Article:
Berlin, Germany (Gastrosofie). Walter Benjamin, as journalist and writer an outstanding literary figure of the 20s and 30s on the Continent, was born and went to school in this part of town, and although Savignyplatz would have felt more like home to him especially in early life, this square with its clear architectural lines fits him like any passage in Paris. Even an Italian restaurant is not out of place, as Benjamin travelled to and vividly described Naples, Capri, San Gimignano among others. Read about devouring fresh figs up at Secondigliano, or how his hunger was quenched on Piazza Montanara, lavish on the tale of the mulberry omelette and you can just see him enjoying a visit to Il Calice. Anyway, we from Gastrosofie certainly did.
The square that carries his name stretches from Wieland- and Leibnitzstraße, 32 metres wide and 108 metres long. The facades of the buildings on both sides, none higher then the rule allows, designed by Hans Kollhoff and Helga Timmermann seem simple and unadorned, the stone facades in grey-green granite appear cold and austere; however, the colonnades with Art Deco lamps gives you the feeling of an Italian piazza atmosphere. A chestnut tree dabs its green onto the grey stones, his leaves provide shade in summer. A fountain conveys comfort and the splashing of water cosiness. It is in this fine ensemble that the Il Calice with its (wine) kiosk, tables and chairs, food and drinks invite you to linger for longer inside or outside.
Benjamin is a Berlin classic as the Il Calice is, even if the Bragato family was briefly away while another proprietor ran the house.
For two years, Antonio Bragato has been back and with him elevated enjoyment of food and drink. The winemaker, who runs a winery in Friuli and with his son the Il Calice, brought the best wines from Italy, which is why the restaurant named after a goblet can easily be made out to be both an excellent wine bar and an upscale gourmet restaurant.
Not only the square, but also the Il Calice bears the signature of the renowned architect and university professor Hans Kollhoff.
The interior radiates a restrained elegance. The walls are white and as straight as the tablecloths, the wood is remarkably brown as if well tanned after three weeks of roasting, the shelves and showcases abundant and well filled up. The large glass window fronts on two sides let the light of day into this stylish room under the high ceiling: simple, beautiful, timeless, modern. At Il Calice, the connoisseur of tastes senses that Kollhoff can do classic design but likes to use traditional materials. Above all, the counter layout allows an unobstructed view of the unadulterated ingredients in impeccable preparation.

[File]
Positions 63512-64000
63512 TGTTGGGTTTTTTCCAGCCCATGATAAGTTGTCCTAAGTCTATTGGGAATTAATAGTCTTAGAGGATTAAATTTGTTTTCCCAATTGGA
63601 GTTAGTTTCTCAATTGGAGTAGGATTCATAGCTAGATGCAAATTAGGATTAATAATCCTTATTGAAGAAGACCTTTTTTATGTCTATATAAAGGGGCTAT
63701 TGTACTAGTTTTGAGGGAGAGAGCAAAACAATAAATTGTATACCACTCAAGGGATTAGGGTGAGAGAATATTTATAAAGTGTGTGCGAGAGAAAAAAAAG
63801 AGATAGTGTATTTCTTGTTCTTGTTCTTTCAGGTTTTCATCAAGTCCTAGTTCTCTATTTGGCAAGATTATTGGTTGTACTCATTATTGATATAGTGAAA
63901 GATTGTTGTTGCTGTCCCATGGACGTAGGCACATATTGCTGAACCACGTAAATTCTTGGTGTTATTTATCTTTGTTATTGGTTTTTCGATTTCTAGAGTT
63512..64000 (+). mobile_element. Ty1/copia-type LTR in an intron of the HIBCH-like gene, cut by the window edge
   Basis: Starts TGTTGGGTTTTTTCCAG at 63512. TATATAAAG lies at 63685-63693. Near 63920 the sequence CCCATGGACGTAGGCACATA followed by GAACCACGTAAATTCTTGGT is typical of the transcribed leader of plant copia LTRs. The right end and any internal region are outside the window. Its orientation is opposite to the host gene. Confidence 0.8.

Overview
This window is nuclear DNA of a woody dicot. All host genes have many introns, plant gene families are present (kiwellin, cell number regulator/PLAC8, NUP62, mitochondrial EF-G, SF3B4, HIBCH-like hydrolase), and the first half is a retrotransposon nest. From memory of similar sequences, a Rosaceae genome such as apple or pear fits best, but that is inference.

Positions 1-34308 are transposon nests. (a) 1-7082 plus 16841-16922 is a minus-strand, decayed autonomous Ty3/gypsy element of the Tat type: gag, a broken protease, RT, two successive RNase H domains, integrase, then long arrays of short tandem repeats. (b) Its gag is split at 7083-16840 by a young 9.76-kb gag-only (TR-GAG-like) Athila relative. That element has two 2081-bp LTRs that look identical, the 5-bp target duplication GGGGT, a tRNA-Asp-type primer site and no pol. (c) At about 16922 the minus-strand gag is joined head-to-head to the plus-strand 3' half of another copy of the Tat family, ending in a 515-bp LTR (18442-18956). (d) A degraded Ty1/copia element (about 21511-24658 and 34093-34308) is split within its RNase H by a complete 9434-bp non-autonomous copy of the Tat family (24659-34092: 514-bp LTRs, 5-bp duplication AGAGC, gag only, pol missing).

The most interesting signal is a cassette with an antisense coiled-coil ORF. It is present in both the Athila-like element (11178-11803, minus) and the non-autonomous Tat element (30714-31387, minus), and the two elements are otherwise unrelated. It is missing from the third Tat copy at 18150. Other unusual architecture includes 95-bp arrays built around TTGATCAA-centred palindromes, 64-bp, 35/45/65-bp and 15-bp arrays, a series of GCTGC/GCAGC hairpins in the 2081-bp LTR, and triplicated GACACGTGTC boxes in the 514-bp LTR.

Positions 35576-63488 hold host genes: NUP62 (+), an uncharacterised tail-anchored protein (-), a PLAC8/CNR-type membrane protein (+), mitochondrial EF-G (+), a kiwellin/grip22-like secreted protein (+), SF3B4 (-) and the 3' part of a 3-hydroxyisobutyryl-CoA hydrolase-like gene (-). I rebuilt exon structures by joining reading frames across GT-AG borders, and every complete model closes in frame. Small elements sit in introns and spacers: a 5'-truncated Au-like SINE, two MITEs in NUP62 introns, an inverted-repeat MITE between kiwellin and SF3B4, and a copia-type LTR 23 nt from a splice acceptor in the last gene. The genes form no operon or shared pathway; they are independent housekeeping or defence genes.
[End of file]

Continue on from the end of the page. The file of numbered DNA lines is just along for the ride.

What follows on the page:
for a start, give me an A to begin with: Various Italian sausage and ham specialties, Beef Carpaccio di Carne Salada, Vitello Tonnato, Vitello alla Genovese, aromatic raw milk cheese, grilled marinated vegetables, everything the heart of the gourmet desires is served. How about Battuta di Filetto Gallega, a Carpaccio of beef fillet with anchovies, capers, celery and lemon zest? The sardines are both sweet and sour, pickled with onions, raisins and pine nuts. Soups such as Minestrone Invernale and salads such as Insalata di Burrata are served, as well as La Grande Variazione di Mare with grilled shrimp plus salsa rosa, ceviche of yellow fin mackerel with avocado and mango, baccalà and potato créme, sauteed mussels, braised moscardini and a delicious tuna Carpaccio.
Homemade Pasta, Pesce and Carne
like tortelloni stuffed with veal and with mushrooms and black truffle tortelloni or spaghetti al vongole, i.e. with clams, Sicilian vine tomatoes and Passepierre algae are classics and delicious as are those quite refined fish dishes that have become almost trivial if one considers these antipasti and home-made pastas, currently either Orata (roast wild-caught sea bream with Romanesco tarts, savoy cabbage and anchovies) or rombo (wild turbot with beluga lentils and bechamel bouchot mussels sauce), and meat dishes, including an entrecôte americano.
is a must and for Italians obligatory an O to end as was A to start. The typical Tiramisù Classico à la Il Calice is to be recommended, as well as a dessert of the day in the glass. The Cassata Siciliana with ricotta, candied orange and Amarena cherries is undoubtedly one of the best desserts of Italian cuisine. For coffee, espresso – or try a dessert wine.
The wine list is substantial and recommendation profound – after all, Antonio Bragato is winegrower and Nitya Koska a sommelier of renown. Walter Benjamin would enjoy it, right? And be fond of the new “Aperitivo” trend that Il Calice is already famous for. More about that next time!
Walter-Benjamin-Platz 4, 10629 Berlin
Contact: E-Mail: firstname.lastname@example.org, Phone: +49 30 324 2308
Opening hours: Monday to Saturday from noon to 1 am
Christopher Prescott based on a text by Stefan Pribnow